7 smart devices to help you navigate NYC like a local
These earbuds, apps and more can help you handle the hectic energy of one of the biggest cities in the world.
New York City is truly a marvel to itself, running on a kinetic energy that has to be experienced to be understood. It's exciting and can also be daunting — and technology can help you feel like you have a bit more of a handle on the situation. From apps that can locate subway entrances to earbuds that can block out the honking of cars, to a lock designed to protect your bicycle, these seven are designed to handle a city as intense as New York.
Benjilock Bike Lock
Not everyone rides the subway in New York to get around, and in fact you're very likely to find people on bicycle no matter where you are in the city. Locking that bike? That's an art form because not only do you need to find a place where you can safely park a bike, you also are likely going to want to have it be there when you get back to it.
Benjilock Bike Lock is a U-shaped biometric lock, meaning you lock and unlock it with just a touch of your finger. You do get two sets of keys with the lock (just in case) but we found during our review that the lock unlocked when we tested it, although it did take some practice. You can pick one up for about $80 on the company's web site.
Look, we know these are expensive earbuds, but as we found one fateful winter day, the AirPods Pro also pretty durable. New York is nothing but an ongoing slush puddle during the winter months — and rain can turn the streets into short-term rivers as well. You're going to drop something in New York, and if it's your earbuds, then you may be happier if they're a pair that can handle a bit of water damage, as we found the AirPods Pro could. Let's be clear — Apple does not consider these waterproof devices. But some time in a bag of rice, and then crucially changing the ear tips did the trick. And what's nice is that Apple includes extra in with the AirPods Pro, and even better you can pick up a replacement pair for just $7.99, which has to be one of the biggest bargains from Apple yet.
New York City is chaos walking — so keeping track of your things is always a great ideaTile
You will definitely lose something in this city no matter how long you stay — especially if you're a tourist. Tile Pro is one of the style options from Tile, a $35 tracker that can locate something via Bluetooth within 400 feet. You can pick them up in a range of colors, including this rose pink above, and if you drop your bag on the bus, or your wallet in a cab, you can activate Tile's network so that when another person with the app comes in contact you'll be pinged. Another option is Apple's newest tracker the AirTag which works similarly, but connects via Apple's Find Me app to help you locate your item — even with directional arrows on the screen.
Calm can bring some mental respite to your chaotic dayiStock/Getty Images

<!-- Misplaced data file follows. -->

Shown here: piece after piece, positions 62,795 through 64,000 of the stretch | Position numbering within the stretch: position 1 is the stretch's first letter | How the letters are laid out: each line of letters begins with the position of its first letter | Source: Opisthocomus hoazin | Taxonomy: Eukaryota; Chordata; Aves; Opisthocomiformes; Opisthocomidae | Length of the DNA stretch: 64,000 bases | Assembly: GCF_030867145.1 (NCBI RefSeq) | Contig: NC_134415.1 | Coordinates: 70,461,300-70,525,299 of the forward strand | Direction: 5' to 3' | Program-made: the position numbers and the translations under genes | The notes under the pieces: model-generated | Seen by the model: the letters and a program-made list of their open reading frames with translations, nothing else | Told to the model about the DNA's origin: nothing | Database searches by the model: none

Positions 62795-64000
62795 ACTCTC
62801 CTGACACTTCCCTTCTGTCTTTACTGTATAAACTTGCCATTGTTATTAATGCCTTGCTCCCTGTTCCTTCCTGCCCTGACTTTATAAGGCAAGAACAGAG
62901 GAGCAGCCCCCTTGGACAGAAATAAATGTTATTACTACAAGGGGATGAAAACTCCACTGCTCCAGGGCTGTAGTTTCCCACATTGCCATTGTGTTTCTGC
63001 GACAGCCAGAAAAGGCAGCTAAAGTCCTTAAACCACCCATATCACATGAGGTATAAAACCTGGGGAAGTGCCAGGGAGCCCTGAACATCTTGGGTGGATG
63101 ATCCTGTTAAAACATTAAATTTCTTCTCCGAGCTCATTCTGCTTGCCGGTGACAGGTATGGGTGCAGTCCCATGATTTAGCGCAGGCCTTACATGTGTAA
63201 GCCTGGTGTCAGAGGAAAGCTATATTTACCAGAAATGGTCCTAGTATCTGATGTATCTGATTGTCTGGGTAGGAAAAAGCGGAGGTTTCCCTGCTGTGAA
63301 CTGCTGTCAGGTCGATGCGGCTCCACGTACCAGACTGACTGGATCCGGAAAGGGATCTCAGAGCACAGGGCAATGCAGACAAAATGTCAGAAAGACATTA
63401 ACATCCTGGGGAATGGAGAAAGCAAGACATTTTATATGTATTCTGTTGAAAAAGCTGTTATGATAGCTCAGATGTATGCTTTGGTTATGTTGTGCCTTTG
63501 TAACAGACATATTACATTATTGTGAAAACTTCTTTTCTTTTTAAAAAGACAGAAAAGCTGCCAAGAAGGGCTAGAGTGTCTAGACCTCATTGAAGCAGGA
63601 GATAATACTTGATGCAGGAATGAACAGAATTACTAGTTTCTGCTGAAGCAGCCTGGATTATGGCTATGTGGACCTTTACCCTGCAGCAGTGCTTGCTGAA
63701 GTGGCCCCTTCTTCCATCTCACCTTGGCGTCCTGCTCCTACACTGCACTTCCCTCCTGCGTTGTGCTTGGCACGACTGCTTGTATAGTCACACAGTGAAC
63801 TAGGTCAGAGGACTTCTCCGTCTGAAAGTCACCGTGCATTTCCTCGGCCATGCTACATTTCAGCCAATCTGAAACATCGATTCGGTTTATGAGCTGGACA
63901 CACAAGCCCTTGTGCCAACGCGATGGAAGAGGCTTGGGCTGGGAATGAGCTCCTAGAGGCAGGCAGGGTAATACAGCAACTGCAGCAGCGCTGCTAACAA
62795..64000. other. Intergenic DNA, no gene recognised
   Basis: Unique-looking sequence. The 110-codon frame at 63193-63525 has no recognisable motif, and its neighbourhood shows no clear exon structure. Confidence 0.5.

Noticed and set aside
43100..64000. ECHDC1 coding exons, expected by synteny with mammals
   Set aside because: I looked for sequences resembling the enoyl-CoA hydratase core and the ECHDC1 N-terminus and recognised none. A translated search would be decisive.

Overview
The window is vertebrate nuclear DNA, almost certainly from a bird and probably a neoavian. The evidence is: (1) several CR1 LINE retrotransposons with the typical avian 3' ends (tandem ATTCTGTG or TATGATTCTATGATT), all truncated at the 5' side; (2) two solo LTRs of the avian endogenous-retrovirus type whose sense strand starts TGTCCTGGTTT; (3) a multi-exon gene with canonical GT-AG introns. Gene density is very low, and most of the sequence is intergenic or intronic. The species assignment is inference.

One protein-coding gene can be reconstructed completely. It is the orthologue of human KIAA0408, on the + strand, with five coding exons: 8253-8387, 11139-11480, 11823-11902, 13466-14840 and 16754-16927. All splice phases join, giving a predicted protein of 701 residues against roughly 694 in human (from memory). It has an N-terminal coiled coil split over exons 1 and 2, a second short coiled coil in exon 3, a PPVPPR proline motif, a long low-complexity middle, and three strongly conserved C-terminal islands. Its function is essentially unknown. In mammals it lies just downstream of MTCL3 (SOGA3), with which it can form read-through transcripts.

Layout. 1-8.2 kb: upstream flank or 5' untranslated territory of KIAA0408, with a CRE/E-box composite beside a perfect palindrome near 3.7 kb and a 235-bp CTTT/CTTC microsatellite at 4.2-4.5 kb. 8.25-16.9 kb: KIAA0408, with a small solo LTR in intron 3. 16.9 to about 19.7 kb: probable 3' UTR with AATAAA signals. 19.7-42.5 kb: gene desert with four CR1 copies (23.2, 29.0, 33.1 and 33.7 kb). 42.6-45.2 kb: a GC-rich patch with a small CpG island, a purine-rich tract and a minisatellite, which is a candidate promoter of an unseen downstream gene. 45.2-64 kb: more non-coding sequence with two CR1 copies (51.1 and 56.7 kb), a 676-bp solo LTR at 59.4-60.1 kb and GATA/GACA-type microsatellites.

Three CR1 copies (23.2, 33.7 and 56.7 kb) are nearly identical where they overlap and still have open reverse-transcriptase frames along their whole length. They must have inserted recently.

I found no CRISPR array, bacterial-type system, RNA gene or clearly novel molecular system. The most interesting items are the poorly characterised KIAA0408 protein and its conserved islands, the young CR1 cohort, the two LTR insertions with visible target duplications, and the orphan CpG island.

With its soundscapes, meditation routines and simple white noise selections, Calm is one of those apps they should issue for free to everyone who spends time in New York. The app lets you select a long piece, or even a short meditation, and you can be playing this on the bus or subway — catching a few zen moments — and not one fellow commuter would be wiser. We're not telling you how to spend a lunch hour either, but listening to this on a summer day while picnicking outside for a brief respite is not a bad plan. There are often deals on the site for the subscription service, or you can bite the bullet spend $399.99 and get Calm, or at least the app, for free for life.
Google Maps can give you updates on when a train or bus is schedule to arrive and show you subway entrancesiStock/Getty Images
We're such big fans of Google Maps, and we've catalogued about a dozen neat tricks you can use the app for to help with your day. But one thing all New Yorkers should know, or those visiting, is you can use the app to help you locate subway entrances around the city, and even let you know when the next train or bus is scheduled to arrive from where you are.
Skullcandy Push Ultra
The Skullcandy Push Ultra earbuds play solid sound, but what makes them really solid for New York City is the over-the-ear design that helps them stay with you while you move about the city. The bright color options, like an intense yellow, are also great — drop one, and you're sure to locate it on the sidewalk, or worse under a parked car. They even come with their own case, which is great for ensuring they don't get lost in a bag or your pocket. You can pick these up for just $80 on Skullcandy's web site.
Tribit Stormbox Micro
While New York is known for its big towering buildings, the city also sports hundreds of acres of green spaces. And certainly earbuds are excellent for creating private soundscapes as you roam, but a Bluetooth speaker — on a low setting please — can be a nice thing to have for weekends biking around New York, or when you take a little breather in one of the city's amazing parks. The Tribit Stormbox Micro works over Bluetooth and can play back whatever you're running off your smartphone, it can even handle a small drop in a puddle and can hold about eight hours of a charge. You can pick one up for just $50.